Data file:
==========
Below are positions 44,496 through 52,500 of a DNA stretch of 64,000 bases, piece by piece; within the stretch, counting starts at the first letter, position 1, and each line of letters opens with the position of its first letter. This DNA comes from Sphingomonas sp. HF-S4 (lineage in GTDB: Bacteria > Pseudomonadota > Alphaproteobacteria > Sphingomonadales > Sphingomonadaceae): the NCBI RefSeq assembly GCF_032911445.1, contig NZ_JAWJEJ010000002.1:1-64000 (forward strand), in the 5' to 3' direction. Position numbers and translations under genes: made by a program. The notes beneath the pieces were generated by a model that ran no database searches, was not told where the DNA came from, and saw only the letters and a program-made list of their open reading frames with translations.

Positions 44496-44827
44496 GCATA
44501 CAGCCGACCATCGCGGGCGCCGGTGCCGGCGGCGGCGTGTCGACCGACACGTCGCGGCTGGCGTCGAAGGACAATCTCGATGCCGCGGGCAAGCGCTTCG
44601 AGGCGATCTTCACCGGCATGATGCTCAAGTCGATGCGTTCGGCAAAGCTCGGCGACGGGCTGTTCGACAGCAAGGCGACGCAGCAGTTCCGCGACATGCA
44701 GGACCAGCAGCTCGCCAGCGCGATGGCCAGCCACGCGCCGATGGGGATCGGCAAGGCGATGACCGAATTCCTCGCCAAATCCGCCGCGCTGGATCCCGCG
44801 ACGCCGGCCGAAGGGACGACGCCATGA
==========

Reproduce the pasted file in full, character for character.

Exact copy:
Below are positions 44,496 through 52,500 of a DNA stretch of 64,000 bases, piece by piece; within the stretch, counting starts at the first letter, position 1, and each line of letters opens with the position of its first letter. This DNA comes from Sphingomonas sp. HF-S4 (lineage in GTDB: Bacteria > Pseudomonadota > Alphaproteobacteria > Sphingomonadales > Sphingomonadaceae): the NCBI RefSeq assembly GCF_032911445.1, contig NZ_JAWJEJ010000002.1:1-64000 (forward strand), in the 5' to 3' direction. Position numbers and translations under genes: made by a program. The notes beneath the pieces were generated by a model that ran no database searches, was not told where the DNA came from, and saw only the letters and a program-made list of their open reading frames with translations.

Positions 44496-44827
44496 GCATA
44501 CAGCCGACCATCGCGGGCGCCGGTGCCGGCGGCGGCGTGTCGACCGACACGTCGCGGCTGGCGTCGAAGGACAATCTCGATGCCGCGGGCAAGCGCTTCG
44601 AGGCGATCTTCACCGGCATGATGCTCAAGTCGATGCGTTCGGCAAAGCTCGGCGACGGGCTGTTCGACAGCAAGGCGACGCAGCAGTTCCGCGACATGCA
44701 GGACCAGCAGCTCGCCAGCGCGATGGCCAGCCACGCGCCGATGGGGATCGGCAAGGCGATGACCGAATTCCTCGCCAAATCCGCCGCGCTGGATCCCGCG
44801 ACGCCGGCCGAAGGGACGACGCCATGA